Day One: Leaving!
Are hot air balloons good luck? Probably not, but that's what I'm going to think from now on. How can you not be excited about leaving for a trip when a hot air balloon silently drifts fifty feet above the garage as you're rolling a fully loaded Harley out?
My wife and I were planning to do this motorcycle trip riding two-up and camping as much as legally possible along the way. Needless to say, this meant that space was at a premium on the motorcycle. With one more adjustment of the luggage on the luggage rack, we aimed the motorcycle down the road and were off.
To avoid some of the more stoplight heavy portions of US 50 as it goes through Cincinnati, OH, we took the interstate and picked up US 50 in Indiana near the casino boats. Being that it was still early in the morning at this point, we decided it wasn't appropriate to stop in for a quick game of blackjack.
US 50 is fairly boring through Indiana, Illinois, and the eastern side of Missouri. Most of the road goes through rural/suburban areas with little to see and uninteresting road. The only interesting part of the day was after Bedford, Indiana where the road introduces some slight curves and goes through some rolling hills. My motorcycle growled happily as I pushed it a little more than I probably should have through this section.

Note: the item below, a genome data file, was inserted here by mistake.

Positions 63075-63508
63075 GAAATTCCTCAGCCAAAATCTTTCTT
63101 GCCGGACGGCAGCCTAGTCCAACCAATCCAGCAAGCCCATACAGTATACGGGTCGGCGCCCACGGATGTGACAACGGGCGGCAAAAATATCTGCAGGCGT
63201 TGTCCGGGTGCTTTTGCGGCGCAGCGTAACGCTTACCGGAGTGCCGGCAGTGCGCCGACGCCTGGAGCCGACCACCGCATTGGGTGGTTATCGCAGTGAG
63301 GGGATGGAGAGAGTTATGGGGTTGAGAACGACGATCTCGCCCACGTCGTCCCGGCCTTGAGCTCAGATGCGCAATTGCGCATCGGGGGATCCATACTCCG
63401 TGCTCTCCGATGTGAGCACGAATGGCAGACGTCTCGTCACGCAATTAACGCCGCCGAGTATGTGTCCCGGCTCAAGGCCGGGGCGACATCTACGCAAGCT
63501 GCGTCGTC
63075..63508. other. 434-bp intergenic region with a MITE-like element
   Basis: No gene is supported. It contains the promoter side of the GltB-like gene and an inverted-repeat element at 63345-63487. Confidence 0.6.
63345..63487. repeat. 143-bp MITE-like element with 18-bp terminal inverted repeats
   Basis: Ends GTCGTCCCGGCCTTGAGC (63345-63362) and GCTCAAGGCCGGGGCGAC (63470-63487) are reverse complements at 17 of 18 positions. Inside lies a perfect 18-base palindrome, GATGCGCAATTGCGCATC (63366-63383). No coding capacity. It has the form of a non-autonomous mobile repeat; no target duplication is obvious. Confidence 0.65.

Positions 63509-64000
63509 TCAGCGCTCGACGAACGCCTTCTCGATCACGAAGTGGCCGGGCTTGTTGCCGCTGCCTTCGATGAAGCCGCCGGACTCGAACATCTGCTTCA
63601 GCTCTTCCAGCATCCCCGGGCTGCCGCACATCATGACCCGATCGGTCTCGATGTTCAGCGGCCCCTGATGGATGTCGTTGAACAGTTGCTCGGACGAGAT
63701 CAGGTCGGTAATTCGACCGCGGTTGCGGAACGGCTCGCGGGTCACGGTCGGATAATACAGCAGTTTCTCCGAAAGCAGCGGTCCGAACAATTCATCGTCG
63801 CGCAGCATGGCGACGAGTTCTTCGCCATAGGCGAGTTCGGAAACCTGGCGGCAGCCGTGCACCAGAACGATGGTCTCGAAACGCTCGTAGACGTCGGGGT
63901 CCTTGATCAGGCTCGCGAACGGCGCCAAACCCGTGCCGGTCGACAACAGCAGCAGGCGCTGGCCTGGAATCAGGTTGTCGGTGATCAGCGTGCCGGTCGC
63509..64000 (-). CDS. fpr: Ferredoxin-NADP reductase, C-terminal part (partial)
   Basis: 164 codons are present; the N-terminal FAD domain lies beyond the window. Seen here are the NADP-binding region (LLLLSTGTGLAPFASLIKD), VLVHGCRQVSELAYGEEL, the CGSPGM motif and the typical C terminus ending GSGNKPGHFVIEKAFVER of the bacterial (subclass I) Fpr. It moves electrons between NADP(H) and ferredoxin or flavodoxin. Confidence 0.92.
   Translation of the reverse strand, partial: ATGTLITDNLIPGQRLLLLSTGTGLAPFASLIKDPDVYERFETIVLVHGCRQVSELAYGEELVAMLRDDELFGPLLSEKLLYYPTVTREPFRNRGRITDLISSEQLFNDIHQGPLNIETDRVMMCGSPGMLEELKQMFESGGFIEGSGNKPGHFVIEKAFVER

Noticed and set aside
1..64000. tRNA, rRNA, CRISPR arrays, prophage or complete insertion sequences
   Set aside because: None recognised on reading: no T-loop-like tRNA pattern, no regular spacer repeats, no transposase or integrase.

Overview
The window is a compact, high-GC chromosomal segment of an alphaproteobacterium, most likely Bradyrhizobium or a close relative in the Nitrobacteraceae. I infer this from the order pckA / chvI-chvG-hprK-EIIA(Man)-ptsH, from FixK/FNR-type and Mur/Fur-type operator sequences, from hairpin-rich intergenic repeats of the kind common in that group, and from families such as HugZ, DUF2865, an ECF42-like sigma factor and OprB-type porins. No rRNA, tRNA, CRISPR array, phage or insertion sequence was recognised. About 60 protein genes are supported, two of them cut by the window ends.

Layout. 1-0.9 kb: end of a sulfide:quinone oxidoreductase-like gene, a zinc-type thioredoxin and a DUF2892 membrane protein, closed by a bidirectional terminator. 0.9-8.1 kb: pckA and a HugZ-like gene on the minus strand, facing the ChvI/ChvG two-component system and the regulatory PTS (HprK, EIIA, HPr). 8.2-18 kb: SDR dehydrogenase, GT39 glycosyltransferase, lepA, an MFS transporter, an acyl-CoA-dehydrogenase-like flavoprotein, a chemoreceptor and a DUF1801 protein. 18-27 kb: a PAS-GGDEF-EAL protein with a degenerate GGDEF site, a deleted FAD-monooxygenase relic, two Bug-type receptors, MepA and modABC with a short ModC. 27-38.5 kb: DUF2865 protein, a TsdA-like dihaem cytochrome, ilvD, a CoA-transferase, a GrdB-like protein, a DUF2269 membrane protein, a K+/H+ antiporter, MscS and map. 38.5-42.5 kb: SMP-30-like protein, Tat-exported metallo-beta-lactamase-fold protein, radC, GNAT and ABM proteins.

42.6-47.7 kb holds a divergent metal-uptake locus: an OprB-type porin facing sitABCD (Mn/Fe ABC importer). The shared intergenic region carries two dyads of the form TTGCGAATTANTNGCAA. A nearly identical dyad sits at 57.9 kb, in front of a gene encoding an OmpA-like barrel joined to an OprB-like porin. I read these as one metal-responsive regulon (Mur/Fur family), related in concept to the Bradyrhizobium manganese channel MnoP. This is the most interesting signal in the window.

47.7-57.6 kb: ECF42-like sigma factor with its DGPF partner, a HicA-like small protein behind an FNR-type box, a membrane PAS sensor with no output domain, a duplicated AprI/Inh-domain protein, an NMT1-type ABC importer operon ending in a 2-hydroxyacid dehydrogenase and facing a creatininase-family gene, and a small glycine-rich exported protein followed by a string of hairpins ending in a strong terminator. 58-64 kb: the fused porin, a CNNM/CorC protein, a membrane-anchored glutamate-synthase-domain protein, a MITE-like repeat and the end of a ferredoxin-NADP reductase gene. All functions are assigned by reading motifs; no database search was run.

We got to St. Louis in the late afternoon and the traffic had noticeably picked up. This is primarily because US 50 merges with some major interstates in St. Louis, most notably Interstate 44. Being on a motorcycle on a very busy interstate is not my idea of fun.
After driving on this for thirty minutes, I quickly realized that among all of our gear, we had forgotten one of the most important things for a motorcycle trip - ear plugs. My ears were buzzing! I made a mental note to swing into the nearest store tomorrow and pick some up.
The most difficult thing about trying to follow smaller highways through larger cities is that the signage is very difficult to follow. In addition to navigating through SUV's and eighteen wheelers, you need to make sure you are keeping an eagle eye out for small signs designating your highway of choice. Unfortunately, it seems our eye was not that keen as we found ourselves doing a lot of backtracking in St. Louis.
With our ears buzzing and the prospect of rush hour traffic, we decided to swing off and find a place to eat just west of St. Louis. Luckily, we found a pretty cool residential area that had a great pizza joint!
We ended the day at Robertsville State Park in Missouri, which offered a great campsite and facilities. After a long day of riding the motorcycle, nothing feels better than a campfire out in the woods!